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Thank You for Your Servitude Donald Trump's Washington and the Price of Submission by Mark Leibovich Book

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Thank You for Your Servitude Donald Trump's Washington and the Price of Submission by Mark Leibovich Read Book Online And Download

Overview: From the author of the #1 New York Times bestseller This Town, the eyewitness account of how the GOP collaborated with Donald Trump to transform Washington’s “swamp” into a gold-plated hot tub—and a onetime party of rugged individualists into a sycophantic personality cult.


In the early months of Trump’s candidacy, the Republican Party’s most important figures, people such as Marco Rubio, Ted Cruz, and Lindsey Graham, were united—and loud—in their scorn and contempt. Even more, in their outrage: Trump was a menace and an affront to our democracy. Then, awkwardly, Trump won.


Thank You for Your Servitude is Mark Leibovich’s unflinching account of the moral rout of a major American political party, tracking the transformation of Rubio, Cruz, Graham, and their ilk into the administration’s chief enablers, and the swamp’s lesser lights into frantic chasers of the grift. What would these politicos do to preserve their place in the sun, or at least the orbit of the spray tan? What would they do to preserve their “relevance”? Almost anything, it turns out. Trump’s savage bullying of everyone in his circle, along with his singular command of his political base, created a dangerous culture of submission in the Republican Party. Meanwhile, many of the most alpha of the lapdogs happily conceded to Mark Leibovich that they were “in on the joke.” As Lindsey Graham told the author, his supporters in South Carolina generally don’t read The New York Times, and they won’t read this book, either. All that cynicism, shading into nihilism, led to a country truly unhinged from reality, and to the events of January 6, 2021. It’s a vista that makes the Washington of This Town seem like a comedy of manners in comparison.


Thank You for Your Servitude Donald Trump's Washington and the Price of Submission by Mark Leibovich Book Read Online And Download Epub Digital Ebooks Buy Store Website Provide You.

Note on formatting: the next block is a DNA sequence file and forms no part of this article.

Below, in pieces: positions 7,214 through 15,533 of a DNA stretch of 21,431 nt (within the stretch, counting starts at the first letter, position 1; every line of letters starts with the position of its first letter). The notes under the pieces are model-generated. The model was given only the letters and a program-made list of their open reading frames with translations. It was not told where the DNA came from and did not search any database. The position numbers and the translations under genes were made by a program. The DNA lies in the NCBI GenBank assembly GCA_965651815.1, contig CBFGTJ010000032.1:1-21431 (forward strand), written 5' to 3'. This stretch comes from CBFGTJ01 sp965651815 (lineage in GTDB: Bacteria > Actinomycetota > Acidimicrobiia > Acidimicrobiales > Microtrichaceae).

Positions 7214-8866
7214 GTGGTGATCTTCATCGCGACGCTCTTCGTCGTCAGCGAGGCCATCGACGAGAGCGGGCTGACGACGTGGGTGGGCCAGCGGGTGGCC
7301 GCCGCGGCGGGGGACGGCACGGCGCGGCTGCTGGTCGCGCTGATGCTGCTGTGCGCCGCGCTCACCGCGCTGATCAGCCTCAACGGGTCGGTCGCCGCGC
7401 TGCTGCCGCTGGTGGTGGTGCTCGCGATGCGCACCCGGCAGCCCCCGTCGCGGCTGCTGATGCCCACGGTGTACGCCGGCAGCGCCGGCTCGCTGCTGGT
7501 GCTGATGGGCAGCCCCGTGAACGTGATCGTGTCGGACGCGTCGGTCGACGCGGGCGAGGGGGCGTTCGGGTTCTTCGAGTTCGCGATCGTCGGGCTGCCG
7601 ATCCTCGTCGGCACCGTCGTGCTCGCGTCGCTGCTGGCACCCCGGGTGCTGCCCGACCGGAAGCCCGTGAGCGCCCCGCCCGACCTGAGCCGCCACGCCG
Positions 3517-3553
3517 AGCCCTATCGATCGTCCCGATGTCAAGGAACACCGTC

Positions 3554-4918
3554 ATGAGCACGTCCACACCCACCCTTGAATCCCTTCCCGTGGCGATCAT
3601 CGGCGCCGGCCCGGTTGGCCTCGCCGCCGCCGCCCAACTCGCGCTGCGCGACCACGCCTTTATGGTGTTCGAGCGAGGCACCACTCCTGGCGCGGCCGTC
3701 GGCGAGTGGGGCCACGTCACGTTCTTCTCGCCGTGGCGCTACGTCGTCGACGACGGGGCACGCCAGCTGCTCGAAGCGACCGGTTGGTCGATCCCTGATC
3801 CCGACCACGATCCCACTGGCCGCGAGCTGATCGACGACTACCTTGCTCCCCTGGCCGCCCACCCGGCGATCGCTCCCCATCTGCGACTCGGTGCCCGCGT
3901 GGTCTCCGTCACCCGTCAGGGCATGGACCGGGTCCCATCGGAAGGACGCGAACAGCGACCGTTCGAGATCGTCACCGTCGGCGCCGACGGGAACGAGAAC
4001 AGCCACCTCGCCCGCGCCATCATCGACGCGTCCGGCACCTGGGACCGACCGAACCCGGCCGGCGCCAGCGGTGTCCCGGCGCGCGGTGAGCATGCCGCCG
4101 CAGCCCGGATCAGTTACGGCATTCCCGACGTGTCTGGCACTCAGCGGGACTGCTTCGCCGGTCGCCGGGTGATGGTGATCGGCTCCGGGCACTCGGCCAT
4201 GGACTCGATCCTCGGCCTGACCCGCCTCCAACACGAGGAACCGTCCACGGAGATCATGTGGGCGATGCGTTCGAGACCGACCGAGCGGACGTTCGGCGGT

Thank You for Your Servitude Donald Trump's Washington and the Price of Submission by Mark Leibovich Book





Thank You for Your Servitude Donald Trump's Washington and the Price of Submission by Mark Leibovich Book Read Online Chapter One


THE PROBLEM


 


August 2015–March 2016

Everyone had a theory about why it was their turn.

Chris Christie kept pushing the idea that voters tend to favor presidential candidates who represent the biggest departure from the incumbent. He was their departure. “That is the argument people make to me about why I should run,” Christie told me, just before he started his prolonged public campaign of “looking at it.” “They say, ‘No one could be more the opposite of Barack Obama from a personality standpoint than you. Therefore, you’re perfect.’ ”

Governor Perfect had built-in assets. New York–D.C. media and GOP donor types loved him. He was great on WFAN and a superstar banterer in the TV greenrooms. He was a merciless but familiar brute, like the New Jersey Turnpike. He would stay within certain lanes, unlike Trump. But if you were sick of the same old robots, clowns, Clintons, or Bushes, Christie was your viable off-ramp.

I ran into him in Cleveland before the first Republican debate of the 2016 campaign, or “cycle,” as the pros call it. It was a Fox News production, billed on the chyrons as “The Rumble in the Rust Belt.” Christie arrived at Quicken Loans Arena a few hours before the cattle call. He tossed out towel-snapping insults at reporters, comparing us to jackals, snakes, maggots, and other beloved creatures.

As he entered his backstage holding area in Cleveland, Christie compared himself to a penned-in bull, eager to make America his china shop. I wished him luck.

Likewise, Rand Paul, who was entering the arena at an adjacent loading dock. He had heard that libertarians were, at long last, “having a moment” in America. Why not him? He was younger, slicker, and less of a crank than his patriarch dad, Ron Paul, the libertarian congressman from Texas and a three-time presidential candidate. Rand had even gone straight enough to get elected to the Senate, from Kentucky. He was an odd duck, no question, but was he any worse than Ted Cruz? John McCain once referred to them both as “wacko birds.”

Cruz was at the debate, too, convinced this was his moment. He was elected to the Senate in 2012 and in short order proved he had zero interest in achieving the kinds of things senators had traditionally prided themselves on, like passing laws, getting committee assignments, and earning the respect of colleagues. These were never distinctions that would impress the Fox News bookers, or the blood-lusting “base,” so he never saw the point. Becoming a maximum nuisance was far more productive for his purposes.

He would do things like promise to shut down the government unless Obamacare was killed. This was never going to happen, for many reasons, two being that the president was still named “Obama” and the Constitution still granted him veto power. Cruz’s colleagues knew this was a wasteful and self-destructive effort that would succeed only in “stirring up the crazies” (another McCain term).

“If you killed Ted Cruz on the floor of the Senate, and the trial was in the Senate, nobody would convict you,” Lindsey Graham once said. No one exactly rushed to Cruz’s defense, either, unless you counted this “defense” from Senator Al Franken, who maintained that he did like Cruz, or more than most of his colleagues did. “And I hate Ted Cruz,” Franken said—important caveat.